The Number Ones is a new column where I’ll review every single #1 single in the history of the Billboard Hot 100, starting with the chart’s beginning, in 1958, and working my way up into the present.
Our first banger! In 1957, a former Army serviceman and Major League Baseball prospect named Harold Lloyd Jenkins, originally from Mississippi, changed his name to Conway Twitty and started making rock ‘n’ roll, recording with Sam Phillips at Sun Studios in Memphis. While playing shows in Hamilton, Ontario, Twitty and drummer Jack Nance wrote “It’s Only Make Believe,” a heart-crushed ballad about wishing someone loved you as much as you love them. It started out as a B-side, but the B-side won. Twitty would go on to country-music legend status over the next few decades, but “It’s Only Make Believe,” which topped charts around the world, would always be his biggest hit.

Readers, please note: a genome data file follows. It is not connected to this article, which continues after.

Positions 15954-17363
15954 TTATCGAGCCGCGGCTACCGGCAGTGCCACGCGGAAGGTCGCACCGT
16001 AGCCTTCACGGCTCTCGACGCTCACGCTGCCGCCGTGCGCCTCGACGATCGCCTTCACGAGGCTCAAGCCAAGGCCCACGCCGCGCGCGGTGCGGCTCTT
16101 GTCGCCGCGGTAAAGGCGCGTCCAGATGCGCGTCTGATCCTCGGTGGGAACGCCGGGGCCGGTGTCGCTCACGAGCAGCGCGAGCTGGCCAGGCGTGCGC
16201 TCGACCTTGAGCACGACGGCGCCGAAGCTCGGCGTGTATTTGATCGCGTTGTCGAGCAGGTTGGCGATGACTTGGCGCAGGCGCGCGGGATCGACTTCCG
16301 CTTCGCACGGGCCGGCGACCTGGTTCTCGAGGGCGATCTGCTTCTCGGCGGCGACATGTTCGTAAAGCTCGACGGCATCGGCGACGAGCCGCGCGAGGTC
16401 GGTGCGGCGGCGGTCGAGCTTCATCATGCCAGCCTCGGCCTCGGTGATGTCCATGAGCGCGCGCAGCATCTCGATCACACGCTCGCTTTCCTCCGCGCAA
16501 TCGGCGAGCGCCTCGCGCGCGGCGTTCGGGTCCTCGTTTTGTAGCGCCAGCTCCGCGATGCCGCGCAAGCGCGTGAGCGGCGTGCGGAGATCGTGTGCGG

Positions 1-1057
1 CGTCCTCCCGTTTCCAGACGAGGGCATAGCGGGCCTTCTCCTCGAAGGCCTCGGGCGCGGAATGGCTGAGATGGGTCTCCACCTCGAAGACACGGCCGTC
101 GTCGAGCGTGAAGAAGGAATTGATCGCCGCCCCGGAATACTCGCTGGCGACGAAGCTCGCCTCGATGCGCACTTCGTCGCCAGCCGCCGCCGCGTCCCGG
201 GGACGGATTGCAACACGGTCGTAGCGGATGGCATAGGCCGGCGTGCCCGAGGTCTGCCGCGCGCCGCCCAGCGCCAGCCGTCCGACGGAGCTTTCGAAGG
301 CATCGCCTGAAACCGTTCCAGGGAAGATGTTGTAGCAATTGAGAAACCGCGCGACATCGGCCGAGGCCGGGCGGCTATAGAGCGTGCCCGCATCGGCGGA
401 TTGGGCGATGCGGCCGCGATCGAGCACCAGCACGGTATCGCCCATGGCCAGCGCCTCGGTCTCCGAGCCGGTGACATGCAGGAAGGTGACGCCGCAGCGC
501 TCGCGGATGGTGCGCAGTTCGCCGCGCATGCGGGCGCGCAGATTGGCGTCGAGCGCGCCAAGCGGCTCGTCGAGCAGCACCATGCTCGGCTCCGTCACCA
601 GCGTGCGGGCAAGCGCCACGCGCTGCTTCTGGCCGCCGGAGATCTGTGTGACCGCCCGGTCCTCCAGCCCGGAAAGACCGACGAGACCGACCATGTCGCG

“It’s Only Make Believe” manages to be both a rock ‘n’ roll song and a country one, but it’s also a grand and showstopping ballad, one that could’ve been a hit in the pre-rock era if it had a big-band backing. A lot of it comes down to Twitty’s voice, a husky twang with more than a little Elvis in it. Twitty sings it the way someone might sing a triumphant love-ballad, building up to a climactic howl on the chorus. But there’s nothing triumphant about the song.
Instead, it’s the cry of a man who’s breaking down and abandoning hope: “My only prayer will be / Someday you’ll care for me / But it’s ooooooon-ly make beliiiiiieve.” There’s self-pity in his voice, but there’s accusation, too. The arrangement, with its aaaah-aaaaah backing vocals and its R&B piano, leaves Twitty’s sentiment stark and bare.
“It’s Only Make Believe,” like a lot of other old #1 hits, ended up being covered again and again. Twitty himself recorded it a few times, including once as a duet with Loretta Lynn, and Glen Campbell had a top-10 pop hit with his own version in 1970. But in the case of “It’s Only Make Believe,” I don’t think it was nostalgia that kept people coming back to this song. I think people kept recording it because it’s a powerful expression of a deeply raw feeling.